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Syria forces liberate villages in Dara'a, close to seizing Jordan border crossing

US Rep. Ilhan Omar (D-MN) (L) talks with Speaker of the House Nancy Pelosi (D-CA) during a rally with fellow Democrats before voting on H.R. 1, or the People Act, on the East Steps of the US Capitol on March 08, 2019 in Washington, DC. (AFP photo)
Syrian government forces' soldiers display weapons confiscated from the rebels in a Syrian army military base in the town of Ezraa, Dara'a province, on July 4, 2018. (Photo by AFP)

Syrian troops have established full control over a string of villages in the country’s southwestern province of Dara’a near Jordan in a bid to reopen the strategic Nasib border crossing.

A Syrian commander told Reuters on Friday that the government troops would soon reach Nasib border crossing in what appears to be part of a major offensive to recover the troubled southwest from the foreign-backed militants. 

The so-called Syrian Observatory for Human Rights also said that government forces had reached the Jordanian frontier in Dera'a province on Thursday for the first time since 2015.

Several witnesses near the crossing said on Friday that armored vehicles and a tank with a Russian flag were seen heading towards the Nasib border crossing.

They said they spotted a convoy on a military road heading towards the crossing which the Syrian army has been advancing towards since Thursday.

Meanwhile, Syrian media say thousands of displaced people have already returned home in the areas that were liberated by the army. The military is also reported to have confiscated a huge amount of weapons and ammunition from terrorists in the newly-liberated regions of the southwestern province.

The recapture of Dara'a is highly important because it borders the occupied Golan Heights which Israel has used to treat wounded militants that are fighting the Syrian government since 2011.The territory's return to the Syrian government control would cut the much-reported collaboration between Israel and the militants and accordingly deal a blow to Tel Aviv's plans to annex the Golan Heights.

Syrian army advances are also upsetting to US plans in the Arab country where it is believed to have deployed about 2,000 troops to carve out a statelet in the country's north with the help of the Kurdish militants.

In Raqqah, it has been reported that a joint military convoy of the US and French forces had entered the northern province. Local sources reported on Thursday that the convoy - that comprised seven trucks and was believed to be carrying military equipment - had entered the town of al-Tabaqah on the western outskirts of Raqqa and headed towards the city's military airbase. 

This comes amid ongoing talks between the Kurds and the Syrian government about the handover of the Kurdish-held territories on Eastern Euphrates to the government. 

Syrian media reported of the meeting between the government and the Kurdish forces that introduce themselves as the Syrian Democratic Forces (SDF), saying that the Kurds had expressed readiness to hand over control of the Eastern Euphrates to the governments after Washington withheld its support for the Kurdish militants in the northern Syrian cities of Manbij and Afrin.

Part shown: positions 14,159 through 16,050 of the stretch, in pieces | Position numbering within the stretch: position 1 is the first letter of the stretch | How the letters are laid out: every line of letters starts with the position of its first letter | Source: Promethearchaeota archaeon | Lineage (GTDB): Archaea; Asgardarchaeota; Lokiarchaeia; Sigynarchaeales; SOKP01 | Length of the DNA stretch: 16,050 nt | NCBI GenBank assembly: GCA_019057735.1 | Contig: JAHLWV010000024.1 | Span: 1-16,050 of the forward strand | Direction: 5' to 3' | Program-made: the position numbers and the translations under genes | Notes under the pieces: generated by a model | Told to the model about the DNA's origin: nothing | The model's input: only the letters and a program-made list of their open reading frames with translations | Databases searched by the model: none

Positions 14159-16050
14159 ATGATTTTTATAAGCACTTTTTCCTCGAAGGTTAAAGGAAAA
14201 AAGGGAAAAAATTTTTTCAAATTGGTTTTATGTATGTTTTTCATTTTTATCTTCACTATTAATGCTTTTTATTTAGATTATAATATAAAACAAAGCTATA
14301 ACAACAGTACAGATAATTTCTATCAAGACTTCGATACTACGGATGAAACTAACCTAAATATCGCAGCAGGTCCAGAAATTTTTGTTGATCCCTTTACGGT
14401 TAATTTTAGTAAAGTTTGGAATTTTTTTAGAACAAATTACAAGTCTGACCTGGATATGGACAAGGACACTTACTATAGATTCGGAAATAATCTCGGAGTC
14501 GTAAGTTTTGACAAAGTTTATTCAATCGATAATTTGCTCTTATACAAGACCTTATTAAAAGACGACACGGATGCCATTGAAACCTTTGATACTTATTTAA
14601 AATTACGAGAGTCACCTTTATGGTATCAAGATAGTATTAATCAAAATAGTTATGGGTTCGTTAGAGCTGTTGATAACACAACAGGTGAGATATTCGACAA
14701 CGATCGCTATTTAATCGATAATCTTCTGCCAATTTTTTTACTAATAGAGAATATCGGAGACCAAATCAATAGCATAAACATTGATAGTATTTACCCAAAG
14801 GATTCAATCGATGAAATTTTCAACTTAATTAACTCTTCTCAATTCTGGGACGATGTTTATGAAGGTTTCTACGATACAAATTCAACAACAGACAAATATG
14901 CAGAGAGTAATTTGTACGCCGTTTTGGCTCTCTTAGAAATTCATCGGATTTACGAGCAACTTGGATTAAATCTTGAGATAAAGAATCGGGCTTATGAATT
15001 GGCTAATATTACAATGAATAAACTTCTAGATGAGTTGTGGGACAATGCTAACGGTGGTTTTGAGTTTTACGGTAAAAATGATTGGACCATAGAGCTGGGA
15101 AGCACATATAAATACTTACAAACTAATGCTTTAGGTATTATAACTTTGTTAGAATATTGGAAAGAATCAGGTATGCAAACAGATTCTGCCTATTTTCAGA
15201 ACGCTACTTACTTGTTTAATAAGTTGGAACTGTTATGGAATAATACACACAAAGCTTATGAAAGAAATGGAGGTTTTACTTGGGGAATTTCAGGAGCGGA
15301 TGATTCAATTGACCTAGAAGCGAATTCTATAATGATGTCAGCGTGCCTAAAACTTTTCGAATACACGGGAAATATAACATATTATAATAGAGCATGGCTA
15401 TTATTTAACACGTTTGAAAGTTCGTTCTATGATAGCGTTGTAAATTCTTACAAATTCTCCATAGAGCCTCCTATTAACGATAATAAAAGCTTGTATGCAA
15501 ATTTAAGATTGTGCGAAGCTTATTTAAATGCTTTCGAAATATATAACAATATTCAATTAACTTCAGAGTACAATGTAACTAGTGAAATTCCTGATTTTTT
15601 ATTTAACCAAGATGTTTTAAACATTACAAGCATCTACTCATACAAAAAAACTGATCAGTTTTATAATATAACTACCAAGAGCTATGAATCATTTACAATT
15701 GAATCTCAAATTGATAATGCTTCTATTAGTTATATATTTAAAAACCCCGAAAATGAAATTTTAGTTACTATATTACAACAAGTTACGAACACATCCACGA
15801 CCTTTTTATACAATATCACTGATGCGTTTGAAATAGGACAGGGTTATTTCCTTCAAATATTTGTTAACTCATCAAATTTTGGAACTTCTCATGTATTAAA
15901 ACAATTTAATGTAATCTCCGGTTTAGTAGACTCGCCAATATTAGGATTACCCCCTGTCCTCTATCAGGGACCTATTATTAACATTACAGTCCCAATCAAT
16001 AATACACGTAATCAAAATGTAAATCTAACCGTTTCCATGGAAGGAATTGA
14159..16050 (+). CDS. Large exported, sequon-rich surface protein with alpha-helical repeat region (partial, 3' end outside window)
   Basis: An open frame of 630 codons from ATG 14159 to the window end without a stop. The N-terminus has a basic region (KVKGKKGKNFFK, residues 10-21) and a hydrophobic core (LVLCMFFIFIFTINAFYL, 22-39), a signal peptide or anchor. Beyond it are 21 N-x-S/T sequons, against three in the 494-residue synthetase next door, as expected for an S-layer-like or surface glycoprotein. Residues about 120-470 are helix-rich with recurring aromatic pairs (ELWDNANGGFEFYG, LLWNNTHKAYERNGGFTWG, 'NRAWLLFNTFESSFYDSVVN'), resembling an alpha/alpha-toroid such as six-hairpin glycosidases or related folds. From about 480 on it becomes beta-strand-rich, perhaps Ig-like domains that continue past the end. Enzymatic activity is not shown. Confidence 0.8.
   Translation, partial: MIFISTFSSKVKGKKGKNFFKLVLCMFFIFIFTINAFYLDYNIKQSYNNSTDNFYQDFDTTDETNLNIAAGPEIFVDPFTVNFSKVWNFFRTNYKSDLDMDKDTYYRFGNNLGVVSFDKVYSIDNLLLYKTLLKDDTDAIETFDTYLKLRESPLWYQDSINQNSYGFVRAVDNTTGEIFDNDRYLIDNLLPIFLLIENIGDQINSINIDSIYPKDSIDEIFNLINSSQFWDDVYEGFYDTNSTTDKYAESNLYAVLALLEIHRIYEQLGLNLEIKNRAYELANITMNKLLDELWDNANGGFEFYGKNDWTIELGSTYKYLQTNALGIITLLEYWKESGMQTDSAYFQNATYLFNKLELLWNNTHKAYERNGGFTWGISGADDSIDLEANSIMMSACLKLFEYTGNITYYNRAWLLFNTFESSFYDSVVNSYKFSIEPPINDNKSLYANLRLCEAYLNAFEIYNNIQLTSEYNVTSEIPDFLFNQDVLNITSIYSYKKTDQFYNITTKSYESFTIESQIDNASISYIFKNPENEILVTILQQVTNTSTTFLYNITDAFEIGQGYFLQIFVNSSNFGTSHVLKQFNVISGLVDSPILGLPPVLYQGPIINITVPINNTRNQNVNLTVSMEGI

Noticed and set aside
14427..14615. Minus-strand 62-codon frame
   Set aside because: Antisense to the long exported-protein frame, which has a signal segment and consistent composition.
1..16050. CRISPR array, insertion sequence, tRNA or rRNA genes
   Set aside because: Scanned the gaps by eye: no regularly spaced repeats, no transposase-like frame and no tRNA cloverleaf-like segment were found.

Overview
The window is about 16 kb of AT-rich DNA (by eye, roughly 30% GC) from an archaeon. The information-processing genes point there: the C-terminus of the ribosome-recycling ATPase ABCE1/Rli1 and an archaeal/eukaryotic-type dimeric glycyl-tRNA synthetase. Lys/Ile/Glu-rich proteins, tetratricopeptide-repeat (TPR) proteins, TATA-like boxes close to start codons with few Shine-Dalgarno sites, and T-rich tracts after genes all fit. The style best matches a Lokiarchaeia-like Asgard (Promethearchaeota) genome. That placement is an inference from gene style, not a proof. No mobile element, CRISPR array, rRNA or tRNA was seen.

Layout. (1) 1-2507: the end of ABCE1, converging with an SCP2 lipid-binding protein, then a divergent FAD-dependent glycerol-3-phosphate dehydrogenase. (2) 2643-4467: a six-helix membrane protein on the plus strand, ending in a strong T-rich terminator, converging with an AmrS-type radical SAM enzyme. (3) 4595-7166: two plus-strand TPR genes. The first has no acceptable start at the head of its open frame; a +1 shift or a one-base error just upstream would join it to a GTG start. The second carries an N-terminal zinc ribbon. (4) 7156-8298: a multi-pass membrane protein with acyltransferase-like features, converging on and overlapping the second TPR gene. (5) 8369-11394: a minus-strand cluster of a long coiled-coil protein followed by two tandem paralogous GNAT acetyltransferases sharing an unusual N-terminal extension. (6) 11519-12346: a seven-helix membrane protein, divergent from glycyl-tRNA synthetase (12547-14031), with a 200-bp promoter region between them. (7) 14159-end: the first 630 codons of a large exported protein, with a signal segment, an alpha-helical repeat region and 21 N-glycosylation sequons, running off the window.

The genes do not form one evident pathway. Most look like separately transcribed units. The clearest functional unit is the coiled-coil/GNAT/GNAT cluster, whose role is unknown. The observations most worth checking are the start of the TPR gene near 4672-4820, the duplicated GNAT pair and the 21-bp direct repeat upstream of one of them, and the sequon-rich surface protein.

Earlier in June, Turkey and the US reached a deal that envisages the withdrawal of Washington-backed Kurdish militants from Manbij that has been a source of tension between the two NATO allies for months.

The Syrian government has given a degree of authority to the Kurdish regions to run their own affairs in face of a foreign-backed militancy. The US, however, has used the vacuum to establish a foothold in those regions with the help of the militants.

The US angered Turkey by announcing a plan for the formation of a Kurdish militant force in Syria near the Turkish border, prompting Ankara in January to launch a cross-border military operation inside Syria, code-named Operation Olive Branch, with the declared aim of eliminating the YPG militants from northern Syria, particularly the Afrin region. Turkish troops captured Afrin in March, claiming that they had killed scores of YPG militants until then.

Earlier this year, Turkish President Recep Tayyip Erdogan had threatened to push its Afrin offensive against the YPG militants eastward to Manbij, where US forces are stationed, risking confrontation between the NATO allies.

However, Washington agreed to withdraw the US-backed Kurdish militia from Manbij. This clearly paved the way for Turkish troops to capture the volatile town in a move seen in line with the same US-Turkey deal which was sealed in June.

Ankara views the Kurdish People’s Protection Units (YPG), an offshoot of SDF, a terrorist organization linked to the homegrown Kurdish Workers’ Party (PKK) militant group, which is seeking independence from Turkey through militancy for decades now. 

In another development, two American soldiers were killed in a roadside bomb explosion in Syria's eastern province of Dayr al-Zawr on Wednesday.

The casualties came after the bombs planted by Daesh Takfiri terrorists exploded near the village of al-Namliyeh.


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